A growing chunk of school funding is bypassing the classroom to pay for past due retirement bills, according to a new study that found such spending increased more in Illinois than any other state.
A study by Bellwether Education Partners found that education spending on a national level over the 10 years ending in 2014 slightly increased, by 1.3 percent, even though student population grew by more than 3 percent. But spending on education benefits, typically teacher retirement and retiree healthcare spending, has exploded. From 2005 to 2014, the national benefit spending increased by 22 percent on average, leaving fewer dollars for everything else.
“Benefit spending is increasing much faster than K-12 spending overall, and as a result, benefits are eating up a rising share of school district budgets,” according to the study.
Illinois’ benefit spending from all sources increased at more than five times the rate that the state's overall education budget grew over that same time, an 85 percent increase from federal, state and local sources.
“Illinois is in dire straits in terms of ballooning benefit spending,” said Max Marchitello, senior policy analyst with Bellwether Education Partners.
The Teachers Retirement Fund of Illinois, which manages the state’s teacher pension funds outside of Chicago, ow its own is more than $73 billion underfunded.
Blame for underfunded pensions is often laid at the feet of previous state and local officials, all too happy to offer future benefits that had no effect on immediate budgets.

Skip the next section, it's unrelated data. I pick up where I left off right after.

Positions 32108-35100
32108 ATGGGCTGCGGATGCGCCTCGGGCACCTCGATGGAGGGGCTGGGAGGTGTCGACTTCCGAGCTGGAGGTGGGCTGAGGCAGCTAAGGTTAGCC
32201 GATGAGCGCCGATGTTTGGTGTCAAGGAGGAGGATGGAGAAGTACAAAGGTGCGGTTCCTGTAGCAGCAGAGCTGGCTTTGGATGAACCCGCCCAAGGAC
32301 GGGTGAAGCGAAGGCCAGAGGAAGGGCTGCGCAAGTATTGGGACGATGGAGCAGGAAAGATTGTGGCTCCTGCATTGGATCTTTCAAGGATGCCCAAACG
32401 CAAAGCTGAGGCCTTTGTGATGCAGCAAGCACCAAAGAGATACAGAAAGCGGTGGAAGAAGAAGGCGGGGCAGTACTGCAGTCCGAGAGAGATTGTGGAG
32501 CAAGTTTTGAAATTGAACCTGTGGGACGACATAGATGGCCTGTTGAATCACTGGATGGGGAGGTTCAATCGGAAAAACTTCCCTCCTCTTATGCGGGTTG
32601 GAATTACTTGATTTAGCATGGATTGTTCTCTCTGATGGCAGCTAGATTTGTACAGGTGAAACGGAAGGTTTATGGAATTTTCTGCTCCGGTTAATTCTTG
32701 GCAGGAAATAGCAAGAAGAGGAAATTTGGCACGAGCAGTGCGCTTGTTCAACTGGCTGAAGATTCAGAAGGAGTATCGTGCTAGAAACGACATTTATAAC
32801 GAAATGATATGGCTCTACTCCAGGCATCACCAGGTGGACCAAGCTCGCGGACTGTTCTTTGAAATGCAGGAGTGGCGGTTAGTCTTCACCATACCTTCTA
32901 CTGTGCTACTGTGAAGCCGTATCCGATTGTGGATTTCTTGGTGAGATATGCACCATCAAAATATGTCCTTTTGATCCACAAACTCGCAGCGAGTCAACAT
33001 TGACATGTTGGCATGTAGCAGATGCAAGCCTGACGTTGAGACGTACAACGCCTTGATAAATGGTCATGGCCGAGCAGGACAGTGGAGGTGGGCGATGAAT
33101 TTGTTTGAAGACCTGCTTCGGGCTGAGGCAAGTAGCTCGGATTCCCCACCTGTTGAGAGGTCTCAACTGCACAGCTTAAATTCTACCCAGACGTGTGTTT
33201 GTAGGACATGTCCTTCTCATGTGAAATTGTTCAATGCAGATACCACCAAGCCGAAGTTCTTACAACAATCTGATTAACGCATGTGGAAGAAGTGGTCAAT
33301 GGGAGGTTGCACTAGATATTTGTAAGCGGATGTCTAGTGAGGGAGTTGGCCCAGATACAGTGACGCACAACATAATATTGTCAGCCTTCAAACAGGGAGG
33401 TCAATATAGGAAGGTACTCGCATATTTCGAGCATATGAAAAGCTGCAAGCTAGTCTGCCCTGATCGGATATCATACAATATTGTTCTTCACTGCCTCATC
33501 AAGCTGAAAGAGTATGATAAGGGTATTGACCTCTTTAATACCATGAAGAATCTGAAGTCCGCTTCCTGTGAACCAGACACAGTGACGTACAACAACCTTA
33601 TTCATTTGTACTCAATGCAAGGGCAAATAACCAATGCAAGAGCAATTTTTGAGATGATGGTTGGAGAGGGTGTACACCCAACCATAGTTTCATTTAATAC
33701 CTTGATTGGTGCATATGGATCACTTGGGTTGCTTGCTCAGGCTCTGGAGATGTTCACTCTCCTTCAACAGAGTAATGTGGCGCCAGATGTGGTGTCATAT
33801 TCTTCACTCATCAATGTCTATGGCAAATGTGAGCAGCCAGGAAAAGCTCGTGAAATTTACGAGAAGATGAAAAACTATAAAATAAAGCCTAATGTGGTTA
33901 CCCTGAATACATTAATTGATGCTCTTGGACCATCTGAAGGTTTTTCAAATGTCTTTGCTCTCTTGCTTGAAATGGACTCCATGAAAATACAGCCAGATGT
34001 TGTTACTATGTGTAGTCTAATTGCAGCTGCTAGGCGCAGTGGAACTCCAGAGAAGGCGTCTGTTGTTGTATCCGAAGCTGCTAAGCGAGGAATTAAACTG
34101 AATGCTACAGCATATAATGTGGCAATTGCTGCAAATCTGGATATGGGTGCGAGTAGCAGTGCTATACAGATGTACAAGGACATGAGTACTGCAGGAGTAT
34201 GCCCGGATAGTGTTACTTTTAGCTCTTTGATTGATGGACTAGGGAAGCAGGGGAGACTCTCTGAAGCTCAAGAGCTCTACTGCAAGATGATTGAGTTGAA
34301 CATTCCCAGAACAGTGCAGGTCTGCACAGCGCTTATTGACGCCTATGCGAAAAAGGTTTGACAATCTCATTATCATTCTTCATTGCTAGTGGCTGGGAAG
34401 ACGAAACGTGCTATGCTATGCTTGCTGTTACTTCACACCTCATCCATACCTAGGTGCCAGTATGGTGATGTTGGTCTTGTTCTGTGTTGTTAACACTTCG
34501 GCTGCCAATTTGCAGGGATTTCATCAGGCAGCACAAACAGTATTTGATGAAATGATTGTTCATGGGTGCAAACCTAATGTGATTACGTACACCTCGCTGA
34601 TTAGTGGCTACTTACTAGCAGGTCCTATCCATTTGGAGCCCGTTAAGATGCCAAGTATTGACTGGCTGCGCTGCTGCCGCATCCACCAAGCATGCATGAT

Tier I teachers in Illinois – those hired before Jan. 1, 2011 – have benefit plans that include compounding cost-of-living increases.
Even with a revamp of the state’s education funding formula, the report predicts the problem will only get worse because of the amount of debt and mandated payment increases.
“Illinois’ problem of ballooning benefits spending is unlikely to slow down anytime soon,” Marchitello wrote in the report. “The state’s recent reform of its school funding system and the decision for the state to pick up the bill for Chicago Public School’s benefit costs are positive but won’t be sufficient to disrupt this troubling pattern.”
The problem of growing teacher benefits has gotten relatively little attention, Marchitello wrote, noting that nationally it amounted to a $7 billion cut in instructional spending.
"As a comparison, a $7 billion cut in instructional spending is comparable to cutting the main federal investment in education, Title I, Part A, by more than 40 percent. If Congress proposed slashing Title I by more than 40 percent, educators, parents and community members across the country would inundate the Capitol with calls to protect the funds," he wrote. "And yet these cuts occurred quietly, state by state and year after year, and hardly anyone noticed."
Even though more money is going to teacher benefits, teachers might not notice.
"For teachers, higher benefit costs do not necessarily mean they’re receiving more valuable pensions or more generous health care," according to the report. "It is instead more likely that the state is spending more to pay down debts. Worse still, growing benefit costs make salary increases far less likely because states by and large are not increasing their K-12 investments."
The study recommends careful consideration and reforms.
"Legislators also feel the squeeze," Marchitello wrote. "Their investments in education are not going as far as they used to, and fewer dollars make their way into the classroom. To increase K-12 funding, state policymakers need to make even larger allocations to accommodate the ever-increasing benefit costs. Doing so can lead to politically difficult decisions, such as raising taxes, as Arizona recently did."